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Advocacy Blogs and Blogging Design writing

Um, don’t blog, or something

Wired, which ceased to be relevant in 1999, says you shouldn’t write a blog because, um, Calacanis and Scoble.

In Twitter, Flickr, Facebook Make Blogs Look So 2004, Wired, which ceased to be relevant in 1999, says you shouldn’t write a blog because, um, Calacanis and Scoble.

Uh, wait, the problem is that some comments are not thoughtful. And I guess you can’t turn off comments in blogging software (except in all the blogging platforms that are already out there in the marketplace). But all those many long-established blogging platforms aside, I guess, like maybe in some new as-yet unreleased blogging tool, you might not be able to turn comments off. And then you’d have to, like, endure that some comments might not be thoughtful. So clearly you should just use Twitter and not write a blog because people can’t respond to you on Twitter. (What? They can?)

Well maybe the reason you’re not supposed to blog is that you won’t get rich blogging, because Calacanis did, so I guess he used up all the rich. Sorry, no more rich to go around. I mean, what’s the point of expressing yourself if there is no immediate rich to be had?

In conclusion, Twitter, Flickr, Calacanis and Scoble. Which proves you can’t have a blog and also use Twitter. Or maybe you can have a blog and use Twitter but you shouldn’t because comments, Scoble, rich.

Paul Boutin is usually a good writer. I’m not sure what happened here. Paul, when do we stop talking about web content exclusively in terms of narrow platforms and shallow, self-interested goals? When do we stop saying x makes y irrelevant? When do we stop reducing the web to a vulgar and trivial competition between head boys, and start appreciating it as a maturing medium for real thought and expression?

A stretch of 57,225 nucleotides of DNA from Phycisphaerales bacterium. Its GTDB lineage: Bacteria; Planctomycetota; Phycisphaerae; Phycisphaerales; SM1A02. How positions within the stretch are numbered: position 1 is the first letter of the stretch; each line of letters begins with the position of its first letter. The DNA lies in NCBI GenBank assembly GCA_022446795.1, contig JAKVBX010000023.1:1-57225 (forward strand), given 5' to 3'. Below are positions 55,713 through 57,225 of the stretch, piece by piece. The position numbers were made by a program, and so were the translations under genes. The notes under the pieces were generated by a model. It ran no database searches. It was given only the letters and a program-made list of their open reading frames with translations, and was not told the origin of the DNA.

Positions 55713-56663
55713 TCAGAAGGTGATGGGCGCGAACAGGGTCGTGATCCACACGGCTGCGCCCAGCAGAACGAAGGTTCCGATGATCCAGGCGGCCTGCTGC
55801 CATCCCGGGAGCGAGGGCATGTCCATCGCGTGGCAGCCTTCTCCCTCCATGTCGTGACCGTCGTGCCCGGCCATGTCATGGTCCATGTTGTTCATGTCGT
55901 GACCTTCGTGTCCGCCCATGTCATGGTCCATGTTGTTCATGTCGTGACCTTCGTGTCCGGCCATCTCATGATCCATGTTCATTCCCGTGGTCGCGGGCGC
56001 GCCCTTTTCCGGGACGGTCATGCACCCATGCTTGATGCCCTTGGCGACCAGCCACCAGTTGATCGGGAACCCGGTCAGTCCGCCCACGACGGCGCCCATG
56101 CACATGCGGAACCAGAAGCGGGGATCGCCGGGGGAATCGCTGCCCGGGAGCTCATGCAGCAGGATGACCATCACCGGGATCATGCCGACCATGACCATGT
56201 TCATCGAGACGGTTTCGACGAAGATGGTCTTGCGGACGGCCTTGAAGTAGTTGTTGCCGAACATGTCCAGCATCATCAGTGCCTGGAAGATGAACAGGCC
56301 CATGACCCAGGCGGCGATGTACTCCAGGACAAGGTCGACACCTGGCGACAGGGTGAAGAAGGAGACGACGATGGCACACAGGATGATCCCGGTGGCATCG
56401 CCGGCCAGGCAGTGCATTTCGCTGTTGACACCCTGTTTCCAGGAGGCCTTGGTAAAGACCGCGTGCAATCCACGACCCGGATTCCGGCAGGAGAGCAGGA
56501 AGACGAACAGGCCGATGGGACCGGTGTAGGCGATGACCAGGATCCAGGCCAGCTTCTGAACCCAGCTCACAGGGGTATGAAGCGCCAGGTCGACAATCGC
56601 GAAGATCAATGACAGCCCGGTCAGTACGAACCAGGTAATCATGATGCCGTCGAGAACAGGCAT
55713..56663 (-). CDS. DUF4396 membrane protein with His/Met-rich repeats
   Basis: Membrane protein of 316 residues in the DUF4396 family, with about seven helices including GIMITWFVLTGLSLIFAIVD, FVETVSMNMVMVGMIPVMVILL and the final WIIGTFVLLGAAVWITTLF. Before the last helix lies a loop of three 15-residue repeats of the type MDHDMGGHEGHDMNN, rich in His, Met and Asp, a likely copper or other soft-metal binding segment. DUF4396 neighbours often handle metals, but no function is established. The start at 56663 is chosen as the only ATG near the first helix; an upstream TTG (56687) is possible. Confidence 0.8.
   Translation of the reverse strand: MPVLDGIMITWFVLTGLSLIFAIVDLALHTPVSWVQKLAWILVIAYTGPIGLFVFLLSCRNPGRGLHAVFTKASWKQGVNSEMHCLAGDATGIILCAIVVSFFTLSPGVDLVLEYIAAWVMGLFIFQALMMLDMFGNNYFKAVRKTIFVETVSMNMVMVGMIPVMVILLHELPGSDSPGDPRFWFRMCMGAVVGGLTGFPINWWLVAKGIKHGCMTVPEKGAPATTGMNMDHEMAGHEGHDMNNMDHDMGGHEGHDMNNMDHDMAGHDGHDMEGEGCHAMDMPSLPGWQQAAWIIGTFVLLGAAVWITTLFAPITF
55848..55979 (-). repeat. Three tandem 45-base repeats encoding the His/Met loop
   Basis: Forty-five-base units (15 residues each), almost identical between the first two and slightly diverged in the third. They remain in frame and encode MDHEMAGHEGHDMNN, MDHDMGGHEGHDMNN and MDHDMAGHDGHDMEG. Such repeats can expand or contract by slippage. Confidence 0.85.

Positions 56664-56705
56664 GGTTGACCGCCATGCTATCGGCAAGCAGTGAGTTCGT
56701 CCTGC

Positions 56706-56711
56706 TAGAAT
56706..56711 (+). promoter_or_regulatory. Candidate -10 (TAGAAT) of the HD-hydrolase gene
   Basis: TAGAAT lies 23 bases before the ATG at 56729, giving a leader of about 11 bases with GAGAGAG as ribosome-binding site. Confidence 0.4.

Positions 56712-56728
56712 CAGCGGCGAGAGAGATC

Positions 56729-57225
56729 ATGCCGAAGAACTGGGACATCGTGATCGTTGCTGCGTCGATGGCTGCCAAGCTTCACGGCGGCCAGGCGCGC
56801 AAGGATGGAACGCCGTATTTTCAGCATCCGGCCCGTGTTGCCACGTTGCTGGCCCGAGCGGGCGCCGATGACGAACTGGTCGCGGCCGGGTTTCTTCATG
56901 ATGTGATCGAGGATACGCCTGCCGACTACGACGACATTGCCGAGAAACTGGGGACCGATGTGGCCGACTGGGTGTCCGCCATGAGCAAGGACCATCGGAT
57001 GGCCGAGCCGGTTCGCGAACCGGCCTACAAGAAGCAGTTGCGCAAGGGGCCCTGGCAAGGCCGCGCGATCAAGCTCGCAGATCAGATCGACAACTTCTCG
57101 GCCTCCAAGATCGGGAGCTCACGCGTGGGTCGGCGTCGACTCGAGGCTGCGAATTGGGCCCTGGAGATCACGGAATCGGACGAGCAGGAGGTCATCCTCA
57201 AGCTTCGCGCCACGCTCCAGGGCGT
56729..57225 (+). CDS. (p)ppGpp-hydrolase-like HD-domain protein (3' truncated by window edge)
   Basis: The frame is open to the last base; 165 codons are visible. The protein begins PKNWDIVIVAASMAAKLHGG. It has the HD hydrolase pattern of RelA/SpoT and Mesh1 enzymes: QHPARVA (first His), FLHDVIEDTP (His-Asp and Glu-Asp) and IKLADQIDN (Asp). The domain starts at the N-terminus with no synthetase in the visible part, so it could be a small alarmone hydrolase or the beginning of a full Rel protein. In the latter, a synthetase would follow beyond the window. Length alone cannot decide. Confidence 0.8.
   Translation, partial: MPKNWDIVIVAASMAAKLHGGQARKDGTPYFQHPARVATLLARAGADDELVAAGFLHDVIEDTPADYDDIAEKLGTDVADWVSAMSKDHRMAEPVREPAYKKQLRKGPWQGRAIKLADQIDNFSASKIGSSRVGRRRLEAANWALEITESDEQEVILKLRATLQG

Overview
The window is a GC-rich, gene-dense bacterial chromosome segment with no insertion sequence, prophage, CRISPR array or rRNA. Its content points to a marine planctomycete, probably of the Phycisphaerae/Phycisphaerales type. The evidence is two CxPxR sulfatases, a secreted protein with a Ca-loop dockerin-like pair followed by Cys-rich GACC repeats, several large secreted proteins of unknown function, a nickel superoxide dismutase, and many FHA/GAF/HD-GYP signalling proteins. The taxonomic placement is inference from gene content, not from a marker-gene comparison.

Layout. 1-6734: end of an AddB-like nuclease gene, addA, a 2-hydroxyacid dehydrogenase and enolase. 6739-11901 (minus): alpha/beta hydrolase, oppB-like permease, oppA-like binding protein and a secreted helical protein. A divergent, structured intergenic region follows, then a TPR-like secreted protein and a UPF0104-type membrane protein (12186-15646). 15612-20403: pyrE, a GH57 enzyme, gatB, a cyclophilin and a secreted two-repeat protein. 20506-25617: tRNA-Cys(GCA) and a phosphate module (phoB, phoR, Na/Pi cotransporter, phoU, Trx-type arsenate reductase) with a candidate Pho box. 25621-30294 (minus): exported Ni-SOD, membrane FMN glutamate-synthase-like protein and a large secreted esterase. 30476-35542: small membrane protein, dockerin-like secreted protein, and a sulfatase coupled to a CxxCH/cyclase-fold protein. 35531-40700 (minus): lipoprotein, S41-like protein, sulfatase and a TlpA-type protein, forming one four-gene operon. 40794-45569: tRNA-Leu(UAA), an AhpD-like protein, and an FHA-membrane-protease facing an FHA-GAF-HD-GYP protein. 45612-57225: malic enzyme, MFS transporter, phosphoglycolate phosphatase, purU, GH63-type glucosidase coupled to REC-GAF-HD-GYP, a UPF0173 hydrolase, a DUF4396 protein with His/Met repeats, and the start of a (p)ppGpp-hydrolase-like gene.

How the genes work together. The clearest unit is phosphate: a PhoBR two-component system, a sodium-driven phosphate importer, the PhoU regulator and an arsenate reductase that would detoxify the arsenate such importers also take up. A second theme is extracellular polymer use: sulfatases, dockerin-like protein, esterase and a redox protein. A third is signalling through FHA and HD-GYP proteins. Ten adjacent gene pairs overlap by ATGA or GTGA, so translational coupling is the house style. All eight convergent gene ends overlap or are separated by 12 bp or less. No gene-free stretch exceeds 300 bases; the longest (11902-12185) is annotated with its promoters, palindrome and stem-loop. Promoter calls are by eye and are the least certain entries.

Obviously, not today in Wired.

[tags]journalism, opinion, idiocy, wired, blogs, blogging[/tags]

By Jeffrey Zeldman

“King of Web Standards”—Bloomberg Businessweek.

Hi! I’m a principal designer at Automattic, Inc. Also: Publisher and founder, A List Apart “for people who make websites.” Publisher and co-founder, A Book Apart—brief books for people who design, write, and code. Co-founder and co-host, An Event Apart UX & front-end conference. Faculty, MFA Interaction Design, School of Visual Arts, NYC. Host, The Big Web Show. Have written two books, notably ”Designing With Web Standards,“ currently in its 3rd Edition, and, on last count, translated into 15 languages and used as a text in 85 universities.